Wiley says, there may not be "a bright recovery" until the decades-long fight over water in the Apalachicola-Chattahoochee-Flint basin is resolved. Since 1990, control of water in the river system shared by Florida, Georgia and Alabama has been the subject of lengthy litigation. Recent rulings have favored Georgia. Last fall, Gov. Rick Scott announced a new lawsuit against Georgia in the U.S. Supreme Court, which has asked the U.S. Department of Justice for advice on whether to accept the case; that decision is pending.
Many say, FWC's new rules for the winter-season's oyster harvest are too late. For commercial harvesters, the bag limit was dropped from 20 to five 60-pound bags a day, but oystermen on the water say they are lucky to find at most two-bags worth in a full day's work. What few oysters are out there are mostly under the legal size to be harvested.
"This bay is in bad shape and really it needs to be totally shut down for 18 months," Fred Jetton, an oysterman for more than 40 years, told the Franklin County Commission last week. "I'm 73 years old, and I've never seen this bay the way it is now. If the oystermen had some way to make the grocery bill and the light bill I'd suspect 90 percent of them would vote to close it because they know there is nothing out there."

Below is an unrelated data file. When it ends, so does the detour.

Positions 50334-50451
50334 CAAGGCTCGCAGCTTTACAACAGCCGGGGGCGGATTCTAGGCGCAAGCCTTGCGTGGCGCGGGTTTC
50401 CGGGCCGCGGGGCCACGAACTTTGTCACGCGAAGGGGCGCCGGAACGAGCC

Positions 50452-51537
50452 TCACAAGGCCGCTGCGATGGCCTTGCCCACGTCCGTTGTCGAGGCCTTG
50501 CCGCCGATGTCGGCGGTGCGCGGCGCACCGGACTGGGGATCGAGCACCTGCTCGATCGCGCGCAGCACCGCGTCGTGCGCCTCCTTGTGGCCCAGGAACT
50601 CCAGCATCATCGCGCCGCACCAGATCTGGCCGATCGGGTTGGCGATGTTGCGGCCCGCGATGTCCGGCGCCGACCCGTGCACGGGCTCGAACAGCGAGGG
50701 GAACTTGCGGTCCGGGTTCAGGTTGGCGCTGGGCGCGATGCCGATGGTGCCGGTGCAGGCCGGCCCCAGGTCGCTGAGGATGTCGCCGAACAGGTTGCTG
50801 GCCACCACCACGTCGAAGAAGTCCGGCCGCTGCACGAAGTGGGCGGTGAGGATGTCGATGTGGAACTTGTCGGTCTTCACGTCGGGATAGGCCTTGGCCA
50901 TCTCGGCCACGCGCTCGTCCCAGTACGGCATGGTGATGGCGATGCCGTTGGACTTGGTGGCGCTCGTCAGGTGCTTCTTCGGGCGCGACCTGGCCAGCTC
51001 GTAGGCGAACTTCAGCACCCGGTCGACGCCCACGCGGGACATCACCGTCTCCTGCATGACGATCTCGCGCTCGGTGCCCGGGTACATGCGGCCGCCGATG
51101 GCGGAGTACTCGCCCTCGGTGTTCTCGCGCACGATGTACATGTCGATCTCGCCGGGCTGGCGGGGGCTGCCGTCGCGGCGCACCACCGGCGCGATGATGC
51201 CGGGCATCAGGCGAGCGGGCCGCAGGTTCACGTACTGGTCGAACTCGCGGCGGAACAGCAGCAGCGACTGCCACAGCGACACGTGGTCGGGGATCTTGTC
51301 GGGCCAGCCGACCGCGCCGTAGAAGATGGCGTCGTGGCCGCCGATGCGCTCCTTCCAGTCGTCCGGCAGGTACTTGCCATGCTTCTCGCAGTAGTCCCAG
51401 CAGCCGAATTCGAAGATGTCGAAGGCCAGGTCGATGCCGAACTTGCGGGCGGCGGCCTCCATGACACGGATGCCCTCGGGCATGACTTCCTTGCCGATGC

Oyster landings have dropped precipitously. In 2012, there was slightly more than 3 million pounds of oyster meat harvested in Gulf, Franklin and Wakulla counties, the vast majority of which came from Apalachicola Bay. In 2013, the number of pounds plummeted to just more than 1 million. As of May this year, only 126,142 pounds were harvested, according to preliminary figures from FWC.
At the meeting, County Commissioner Smokey Parrish said if the bay remains open and oystermen continue to collect the small oysters that are available, the problem will only get worse.
"If we keep going down this track, it's not going to be closed for a little while to try to recover, it's going to close for a number of years," Parrish said. "We are going to continue to set the date of recovery back further and further and further."